MyNASW: Members Engaging in Honest Dialogue on Difficult Issues
As a dedicated social worker, you’re committed to supporting individuals through their most challenging times. Have you ever found yourself in a situation with a client who is a fervent advocate for an ideology that directly opposes your own, and challenges principles of social justice and equity that exist at the core of our profession?
As you engage with this client, you grapple with a profound ethical dilemma. How can you best enhance your clients’ capacity to change and to address their own needs, while upholding the core values of social work that prioritize inclusivity, equity, and respect?
One of the best ways to navigate complex challenges like these is to engage with fellow social workers to understand their perspectives—and a great way to interact with professionals is through NASW's MyNASW all-member online community.
The very situation described above was a recent topic members engaged in via MyNASW. The member who posted also cited that this problem seemed to be getting worse, as the nation becomes increasingly polarized on a number of issues.
Respondents gave differing perspectives on how they viewed the topic as well as strategies for effectively working with clients who hold different beliefs than your own. One said they would move forward, striving to remain curious, and seeking to understand their client’s beliefs and actions in order to cultivate compassion and uncover the underlying reasons behind their perspectives.
Other members communicated the gap between the social worker and client sometimes proves insurmountable. In those cases, some agreed, it is important to recognize the limits of our role and refer clients to professionals who may be better equipped to support them.
A point was made that discriminatory or negative comments focused on any specific group should never be tolerated. At the same time, instances of prejudice can be opportunities for exploration and confrontation, leading clients to deepen their capacity for growth, understanding, and change.
When it comes to group settings, one member shared that it helps to establish clear ground rules. This fosters an environment of mutual respect and allows participants to share the responsibility of abiding by the rules collectively.
Ongoing discussions on the efficacy and consequences of the ASWB licensing exam also ignite passionate exchanges on MyNASW. Here, a recent discussion highlighted concerns about the exam, including biases and potential harm, and ideas about effective ways to measure social work competence.
A member initiated the conversation by expressing disappointment that the exams are defended by some social workers, despite evidence of inequities and harm. Respondents shared diverse viewpoints ranging from “100% agreement” to another member questioning whether claims about the impact of potential bias are being exaggerated.
One respondent recognized the need for competency assessment and the challenge of relying solely on subjective measures. Another member acknowledged the exam’s limitations in measuring counseling abilities and pondered what could be potential solutions. A different member believed that supervised hours during degree programs should be the final measure of competency, while someone else pointed out the variability in program quality. Another individual expressed that a written test does not accurately measure the ability of a person to provide mental health counseling services but wondered how to reimagine a solution.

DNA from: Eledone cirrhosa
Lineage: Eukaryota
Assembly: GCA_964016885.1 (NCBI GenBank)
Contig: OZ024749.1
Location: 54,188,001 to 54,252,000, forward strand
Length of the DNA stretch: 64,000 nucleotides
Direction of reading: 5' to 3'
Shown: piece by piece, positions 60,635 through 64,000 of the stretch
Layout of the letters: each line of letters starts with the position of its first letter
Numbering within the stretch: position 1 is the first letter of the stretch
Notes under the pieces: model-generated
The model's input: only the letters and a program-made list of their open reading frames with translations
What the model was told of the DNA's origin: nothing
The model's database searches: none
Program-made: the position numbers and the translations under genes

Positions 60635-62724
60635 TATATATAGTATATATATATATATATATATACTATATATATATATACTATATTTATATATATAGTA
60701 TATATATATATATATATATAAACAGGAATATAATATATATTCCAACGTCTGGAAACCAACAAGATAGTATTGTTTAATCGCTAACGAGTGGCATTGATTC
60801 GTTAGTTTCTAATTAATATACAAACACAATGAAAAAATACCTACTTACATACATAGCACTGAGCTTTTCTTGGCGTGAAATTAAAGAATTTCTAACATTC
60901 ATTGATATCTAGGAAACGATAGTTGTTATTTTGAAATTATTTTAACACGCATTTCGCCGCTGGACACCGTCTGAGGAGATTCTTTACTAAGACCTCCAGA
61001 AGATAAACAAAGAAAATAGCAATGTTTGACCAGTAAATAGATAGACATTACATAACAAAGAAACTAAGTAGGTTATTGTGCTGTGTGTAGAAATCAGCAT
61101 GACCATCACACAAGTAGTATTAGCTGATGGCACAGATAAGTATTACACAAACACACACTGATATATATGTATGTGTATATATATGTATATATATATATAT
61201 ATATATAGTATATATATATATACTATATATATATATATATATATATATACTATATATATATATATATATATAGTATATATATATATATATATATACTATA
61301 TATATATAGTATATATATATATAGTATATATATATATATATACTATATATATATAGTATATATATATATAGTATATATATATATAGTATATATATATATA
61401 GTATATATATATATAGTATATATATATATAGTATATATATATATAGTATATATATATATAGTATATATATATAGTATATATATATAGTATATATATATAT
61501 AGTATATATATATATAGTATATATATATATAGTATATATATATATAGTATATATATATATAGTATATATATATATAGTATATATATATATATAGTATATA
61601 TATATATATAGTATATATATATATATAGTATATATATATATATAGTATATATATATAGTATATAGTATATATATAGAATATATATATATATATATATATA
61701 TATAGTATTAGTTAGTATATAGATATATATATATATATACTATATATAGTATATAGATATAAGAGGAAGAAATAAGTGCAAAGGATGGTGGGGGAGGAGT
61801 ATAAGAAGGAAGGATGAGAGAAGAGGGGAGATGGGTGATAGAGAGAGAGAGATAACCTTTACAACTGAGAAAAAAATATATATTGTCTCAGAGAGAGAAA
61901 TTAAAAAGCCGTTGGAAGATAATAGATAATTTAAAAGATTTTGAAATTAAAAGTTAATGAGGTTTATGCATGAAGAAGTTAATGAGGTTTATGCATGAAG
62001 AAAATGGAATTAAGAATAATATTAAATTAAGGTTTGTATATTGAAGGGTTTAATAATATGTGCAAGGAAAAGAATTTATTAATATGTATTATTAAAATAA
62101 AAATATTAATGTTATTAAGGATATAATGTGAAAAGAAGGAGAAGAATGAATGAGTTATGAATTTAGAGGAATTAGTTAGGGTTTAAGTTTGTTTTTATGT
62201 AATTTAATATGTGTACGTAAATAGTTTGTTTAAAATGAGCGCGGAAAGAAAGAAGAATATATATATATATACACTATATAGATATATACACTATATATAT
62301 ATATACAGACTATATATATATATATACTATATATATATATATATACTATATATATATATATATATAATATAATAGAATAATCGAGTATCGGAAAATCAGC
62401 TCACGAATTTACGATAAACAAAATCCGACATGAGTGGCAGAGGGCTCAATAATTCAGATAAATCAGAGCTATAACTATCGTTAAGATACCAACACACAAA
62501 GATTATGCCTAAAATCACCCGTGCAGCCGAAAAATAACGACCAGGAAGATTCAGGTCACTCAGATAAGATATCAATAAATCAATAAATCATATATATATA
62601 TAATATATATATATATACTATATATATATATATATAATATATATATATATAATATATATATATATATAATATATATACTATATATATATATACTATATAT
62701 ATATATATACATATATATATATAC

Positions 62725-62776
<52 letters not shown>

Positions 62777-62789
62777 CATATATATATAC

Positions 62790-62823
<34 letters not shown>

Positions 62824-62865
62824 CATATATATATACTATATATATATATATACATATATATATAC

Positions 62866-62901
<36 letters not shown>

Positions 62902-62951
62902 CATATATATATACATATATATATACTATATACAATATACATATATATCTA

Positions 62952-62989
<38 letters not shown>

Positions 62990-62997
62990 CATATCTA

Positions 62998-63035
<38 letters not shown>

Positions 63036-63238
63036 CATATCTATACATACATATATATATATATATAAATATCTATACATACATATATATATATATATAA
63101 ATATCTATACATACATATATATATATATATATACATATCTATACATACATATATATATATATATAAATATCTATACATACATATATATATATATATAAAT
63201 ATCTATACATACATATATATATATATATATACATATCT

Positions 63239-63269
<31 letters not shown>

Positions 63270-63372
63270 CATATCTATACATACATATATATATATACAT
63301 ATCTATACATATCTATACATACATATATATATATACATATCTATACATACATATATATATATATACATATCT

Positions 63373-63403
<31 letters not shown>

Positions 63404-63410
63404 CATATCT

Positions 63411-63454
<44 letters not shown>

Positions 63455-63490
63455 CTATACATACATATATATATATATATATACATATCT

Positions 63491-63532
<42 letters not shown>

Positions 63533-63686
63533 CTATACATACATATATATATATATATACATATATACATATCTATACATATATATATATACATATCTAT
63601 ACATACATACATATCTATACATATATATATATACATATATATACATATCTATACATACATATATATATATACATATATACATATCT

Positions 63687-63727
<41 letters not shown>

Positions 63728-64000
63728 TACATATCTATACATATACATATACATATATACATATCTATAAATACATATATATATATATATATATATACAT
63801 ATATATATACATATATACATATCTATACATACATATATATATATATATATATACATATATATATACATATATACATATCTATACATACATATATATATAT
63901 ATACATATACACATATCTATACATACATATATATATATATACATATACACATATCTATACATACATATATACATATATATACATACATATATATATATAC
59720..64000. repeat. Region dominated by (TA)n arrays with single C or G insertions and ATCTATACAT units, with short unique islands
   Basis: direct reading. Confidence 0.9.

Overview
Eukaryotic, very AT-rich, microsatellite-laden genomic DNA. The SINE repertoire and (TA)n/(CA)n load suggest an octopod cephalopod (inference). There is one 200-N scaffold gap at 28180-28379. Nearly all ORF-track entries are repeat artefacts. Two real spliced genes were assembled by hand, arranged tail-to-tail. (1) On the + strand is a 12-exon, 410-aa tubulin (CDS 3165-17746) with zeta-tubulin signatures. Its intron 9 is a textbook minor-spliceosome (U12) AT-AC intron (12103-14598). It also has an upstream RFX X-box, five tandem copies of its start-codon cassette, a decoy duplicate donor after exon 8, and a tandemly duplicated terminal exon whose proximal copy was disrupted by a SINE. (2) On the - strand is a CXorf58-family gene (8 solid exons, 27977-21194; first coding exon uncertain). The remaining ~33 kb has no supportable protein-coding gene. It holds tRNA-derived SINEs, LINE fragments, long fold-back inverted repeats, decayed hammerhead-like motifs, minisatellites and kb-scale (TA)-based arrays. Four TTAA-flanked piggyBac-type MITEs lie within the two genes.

One person's proposed solution involved a major overhaul of the exams, in order to make them more culturally sensitive, with tailored questions and examples based on the test taker's background or lived experience.
Did members on MyNASW come to a final, definitive solution? No. Did exposure to different perspectives allow some to grow and gain insights? Definitely yes.
Another recent conversation revolved around critical race theory. A participant posted a brief request, asking if others knew of good CRT classes available online.
Respondents offered helpful information about courses. As the conversation grew, new perspectives were introduced to the forefront. One member shared that CRT is a legal theoretical framework taught in law schools and there are no secondary schools that teach it. In response, others stated a desire for this to become part of social work curricula.
Another participant asked others to provide clarity around the proposed curriculum changes in the public elementary schools. They expressed concern about whether legislators want to teach young children about systemic racism or to teach young White children that they are inherently "oppressors" due to their privilege. An interesting dialogue continued about what critical race theory really is, and what is helpful and appropriate to teach at a child’s age of development and understanding.
Journey with Your Peers
Tapping into the collective wisdom of your peers can lead you on an enlightening and transformative journey. MyNASW discussions expose you to different viewpoints, expand your understanding, and enable you to confront challenges with a more holistic perspective.
We invite you to visit (or revisit) MyNASW today to search for topics that interest you and add to the discussions.